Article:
Can rebooting a computer actually help fix computers? This article looks into some of the myths about what rebooting computers can actually achieve. In addition, the Windows System Restore tool is discussed as one tool that can help fix computer issues.
First, let’s clarify some terminology: Saying that you reboot computer operating systems is another way of stating that you restart the PC. In some regions, the concept of a reboot is mixed in with the concept of restoring computer settings (i.e. rolling back settings). This post assumes that rebooting computer systems is the same thing as a restart.
Rebooting Computer Options: Soft/Hard Reboot
A soft reboot is where you use the Start/Windows menu to shutdown the PC. All open application data is saved to disk prior to the computer restart.
By contrast, a hard reboot is where you press in the computer’s power button (usually for 10 seconds) to force an immediate shutdown. Open applications are not given the chance to save their data. This is the best approach to take if your computer freezes on startup or during general operations.
So does a restart actually fix anything? I reboot my computer in order to resolve two main issues: RAM caching and program corruption/bugs.
- Cached RAM: Some applications can retain RAM memory even after they have been closed. Browsers can be particularly bad for this on flash based web sites. I reboot my computer in order to clear the RAM cache completely.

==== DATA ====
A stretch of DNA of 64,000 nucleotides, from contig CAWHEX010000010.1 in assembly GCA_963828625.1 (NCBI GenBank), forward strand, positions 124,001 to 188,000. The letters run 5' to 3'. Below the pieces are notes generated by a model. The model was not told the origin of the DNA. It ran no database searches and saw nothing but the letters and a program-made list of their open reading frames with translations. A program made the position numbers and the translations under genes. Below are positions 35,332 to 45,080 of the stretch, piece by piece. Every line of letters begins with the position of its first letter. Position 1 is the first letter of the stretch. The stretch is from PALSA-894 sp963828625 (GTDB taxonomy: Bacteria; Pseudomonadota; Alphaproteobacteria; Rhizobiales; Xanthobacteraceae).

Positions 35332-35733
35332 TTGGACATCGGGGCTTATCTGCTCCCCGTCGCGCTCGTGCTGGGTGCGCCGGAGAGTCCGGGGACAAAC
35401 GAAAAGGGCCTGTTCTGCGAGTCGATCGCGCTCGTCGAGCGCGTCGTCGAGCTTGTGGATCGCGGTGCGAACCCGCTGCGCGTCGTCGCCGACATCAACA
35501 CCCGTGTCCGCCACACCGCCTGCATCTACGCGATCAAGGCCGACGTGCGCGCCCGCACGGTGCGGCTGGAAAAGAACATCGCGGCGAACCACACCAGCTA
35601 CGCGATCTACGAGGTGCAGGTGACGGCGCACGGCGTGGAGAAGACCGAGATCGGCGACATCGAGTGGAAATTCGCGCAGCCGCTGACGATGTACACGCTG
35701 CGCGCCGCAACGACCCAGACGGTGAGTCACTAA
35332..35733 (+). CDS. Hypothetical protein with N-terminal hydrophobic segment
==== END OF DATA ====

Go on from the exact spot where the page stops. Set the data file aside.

- Buggy Applications: When using beta applications they can be unstable and prone to crashing. Even supposedly well-tested applications can have known issues that cause operational faults. If simply restarting the program does not resolve a problem then I reboot my computer to see if this clears out any temporary files that are causing problems for the application. If the computer freezes up due to the application, then there is often no choice but to do a hard reboot.
Reboot Computer Combined With A System File Restore
In terms of reboot computer tips, it is worth combining a restart with restoring the system files using the Windows System Restore application. This tool administers snapshots of your system files and you can select the date of which restore file versions you wish to use.
You can start the tool via All Programs > Accessories > System Tools or run it when the computer is booting up by hitting the F5/F8 key (depending on your operating system).
If my computer freezes repeatedly or I suspect some registry damage then this tool lets me roll back the system files (including the registry) and restart the computer with a healthy configuration. While this will not fix computer problems directly, it can return your PC to a working state. See our post on PC freezes for other possible causes and solutions.
The risk with using the System Restore tool is that any registry/system settings made since the snapshot will be lost. This could result in newly installed applications not working properly (though you can simply reinstall the program to fix this).
One other rebooting computer tip to try is starting the PC in safe-mode. This puts a cap on the number of running services when starting the PC. If your computer freezes with a blue screen error then it may be due to a faulty service, in which case using safe-mode can bypass the faulty program and let you log in and troubleshoot the problem.
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